Octavian Voiculescu (Cambridge University)

Octavian Voiculescu investigates the principles of building and shaping the central nervous system in higher vertebrates, and the relationship between morphogenesis and patterning of embryos. At NeNa, he will talk about the growth and form of the neurulating embryo. He will explore the mechanism of shaping the embryo in amniotes (higher vertebrates), and how the main axis, including the neural plate, is generated by the action of stem zones.

Octavian Voiculescu’s Website

Simon Jacob (Technical University of Munich)

Simon Jacob’s aim is to shed light on the cellular basis of neuropsychiatric diseases. To this end, his group studies complex cognitive functions at the level of individual neurons and on the network level in the prefrontal cortex, the parietal cortex and the basal ganglia, with particular focus on how subcortical neuromodulators like dopamine regulate these circuits and control how we subjectively experience our sensory environment, memorize behaviorally relevant information and make appropriate decisions. Jacob’s lab combines controlled behavioral tasks with several state-of-the-art techniques in mice, such as large-scale extracellular recordings, optogenetic manipulation of defined cell types and networks, fluorescent imaging and computational analysis. In a unique translational approach, they also record from single neurons in human neurosurgical patients.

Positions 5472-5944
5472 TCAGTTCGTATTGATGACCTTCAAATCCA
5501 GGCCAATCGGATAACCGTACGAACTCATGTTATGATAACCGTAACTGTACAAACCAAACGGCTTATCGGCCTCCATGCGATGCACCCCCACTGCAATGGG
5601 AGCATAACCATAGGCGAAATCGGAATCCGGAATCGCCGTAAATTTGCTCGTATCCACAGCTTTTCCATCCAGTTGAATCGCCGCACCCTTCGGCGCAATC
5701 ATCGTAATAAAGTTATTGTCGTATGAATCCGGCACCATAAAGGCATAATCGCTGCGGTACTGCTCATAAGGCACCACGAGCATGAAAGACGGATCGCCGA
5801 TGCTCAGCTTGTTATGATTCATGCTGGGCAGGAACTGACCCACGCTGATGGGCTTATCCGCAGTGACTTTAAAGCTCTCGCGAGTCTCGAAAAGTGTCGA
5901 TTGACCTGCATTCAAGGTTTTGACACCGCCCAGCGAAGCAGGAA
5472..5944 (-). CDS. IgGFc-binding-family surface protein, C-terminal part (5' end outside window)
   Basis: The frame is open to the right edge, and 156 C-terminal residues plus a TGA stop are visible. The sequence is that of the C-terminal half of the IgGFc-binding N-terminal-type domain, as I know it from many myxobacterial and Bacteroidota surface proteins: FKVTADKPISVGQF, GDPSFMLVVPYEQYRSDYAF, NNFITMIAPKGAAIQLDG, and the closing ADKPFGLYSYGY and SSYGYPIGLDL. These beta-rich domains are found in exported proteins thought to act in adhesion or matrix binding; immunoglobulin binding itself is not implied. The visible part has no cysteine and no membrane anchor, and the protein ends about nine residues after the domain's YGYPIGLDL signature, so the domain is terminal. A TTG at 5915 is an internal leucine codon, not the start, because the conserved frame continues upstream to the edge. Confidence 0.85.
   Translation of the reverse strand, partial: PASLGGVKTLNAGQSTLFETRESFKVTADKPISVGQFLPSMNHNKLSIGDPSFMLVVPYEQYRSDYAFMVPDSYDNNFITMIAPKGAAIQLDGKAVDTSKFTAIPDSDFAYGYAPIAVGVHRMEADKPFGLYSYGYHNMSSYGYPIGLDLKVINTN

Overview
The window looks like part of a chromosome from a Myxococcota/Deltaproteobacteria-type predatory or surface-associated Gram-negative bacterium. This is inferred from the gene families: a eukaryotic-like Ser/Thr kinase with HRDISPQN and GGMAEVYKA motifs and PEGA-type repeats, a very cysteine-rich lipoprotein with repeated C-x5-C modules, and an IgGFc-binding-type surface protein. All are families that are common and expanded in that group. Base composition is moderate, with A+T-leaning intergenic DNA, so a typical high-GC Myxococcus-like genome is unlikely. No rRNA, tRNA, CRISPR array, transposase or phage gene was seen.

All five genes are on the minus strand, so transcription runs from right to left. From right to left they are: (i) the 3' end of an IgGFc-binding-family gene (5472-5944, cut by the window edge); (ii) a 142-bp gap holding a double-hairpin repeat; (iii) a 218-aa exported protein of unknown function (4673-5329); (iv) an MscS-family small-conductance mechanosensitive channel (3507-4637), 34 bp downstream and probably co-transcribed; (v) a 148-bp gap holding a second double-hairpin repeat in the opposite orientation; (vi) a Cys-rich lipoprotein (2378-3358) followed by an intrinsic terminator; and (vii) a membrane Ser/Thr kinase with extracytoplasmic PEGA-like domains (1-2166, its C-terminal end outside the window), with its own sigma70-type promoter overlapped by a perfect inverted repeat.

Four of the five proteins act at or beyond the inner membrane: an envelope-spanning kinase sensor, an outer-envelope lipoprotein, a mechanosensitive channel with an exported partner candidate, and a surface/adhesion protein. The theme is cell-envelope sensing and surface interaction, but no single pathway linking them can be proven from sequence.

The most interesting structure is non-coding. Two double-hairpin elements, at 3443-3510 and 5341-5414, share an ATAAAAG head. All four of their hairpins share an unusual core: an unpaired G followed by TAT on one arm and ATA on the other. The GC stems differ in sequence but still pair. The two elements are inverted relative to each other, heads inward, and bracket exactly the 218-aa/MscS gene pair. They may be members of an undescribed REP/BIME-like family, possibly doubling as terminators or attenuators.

Simon Jacob’s Website

Birgit Derntl (University of Tübingen)

To be female or male is one of the most important biological determinants of life with critical consequences on our health, our behavior and our brain. This interaction between gender, (endogenous and synthetic) sex hormones and health regarding socio-emotional competencies is the main focus of Birgit Derntl’s group. She is particularly interested in how different competencies ranging from basic emotional abilities to empathy, stress and motivation are influenced by these factors. Many patients suffering from mental disorders (e.g., schizophrenia, depression, bipolar, etc.) show severe deficits in theses domains and here even less is known about the interaction of gender, sex hormone concentration and symptomatology. Her lab investigates behavioral performance, subjective ratings, psychophysiological responses, neuronal activation (fMRI) and connectivity patterns (resting-state fMRI), and multisensory imaging (e.g., olfactory + visual stimulation).

Birgit Derntl’s Website